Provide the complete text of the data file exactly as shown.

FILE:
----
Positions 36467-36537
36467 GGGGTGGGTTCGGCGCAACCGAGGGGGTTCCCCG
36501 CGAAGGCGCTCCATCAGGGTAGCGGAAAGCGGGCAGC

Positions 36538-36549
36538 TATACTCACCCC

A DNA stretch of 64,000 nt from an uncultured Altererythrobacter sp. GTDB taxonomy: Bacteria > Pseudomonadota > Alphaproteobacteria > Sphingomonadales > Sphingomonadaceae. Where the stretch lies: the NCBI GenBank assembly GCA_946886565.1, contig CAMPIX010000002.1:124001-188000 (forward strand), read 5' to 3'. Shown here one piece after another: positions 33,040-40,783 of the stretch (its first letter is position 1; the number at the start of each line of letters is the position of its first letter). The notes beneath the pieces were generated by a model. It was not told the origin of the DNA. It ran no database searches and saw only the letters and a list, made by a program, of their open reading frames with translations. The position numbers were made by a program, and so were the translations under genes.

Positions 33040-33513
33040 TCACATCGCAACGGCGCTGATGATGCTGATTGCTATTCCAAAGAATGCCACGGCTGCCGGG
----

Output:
Positions 36467-36537
36467 GGGGTGGGTTCGGCGCAACCGAGGGGGTTCCCCG
36501 CGAAGGCGCTCCATCAGGGTAGCGGAAAGCGGGCAGC

Positions 36538-36549
36538 TATACTCACCCC

A DNA stretch of 64,000 nt from an uncultured Altererythrobacter sp. GTDB taxonomy: Bacteria > Pseudomonadota > Alphaproteobacteria > Sphingomonadales > Sphingomonadaceae. Where the stretch lies: the NCBI GenBank assembly GCA_946886565.1, contig CAMPIX010000002.1:124001-188000 (forward strand), read 5' to 3'. Shown here one piece after another: positions 33,040-40,783 of the stretch (its first letter is position 1; the number at the start of each line of letters is the position of its first letter). The notes beneath the pieces were generated by a model. It was not told the origin of the DNA. It ran no database searches and saw only the letters and a list, made by a program, of their open reading frames with translations. The position numbers were made by a program, and so were the translations under genes.

Positions 33040-33513
33040 TCACATCGCAACGGCGCTGATGATGCTGATTGCTATTCCAAAGAATGCCACGGCTGCCGGG